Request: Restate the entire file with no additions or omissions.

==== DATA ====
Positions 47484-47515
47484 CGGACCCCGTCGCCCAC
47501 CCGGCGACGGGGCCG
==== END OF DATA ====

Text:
Positions 47484-47515
47484 CGGACCCCGTCGCCCAC
47501 CCGGCGACGGGGCCG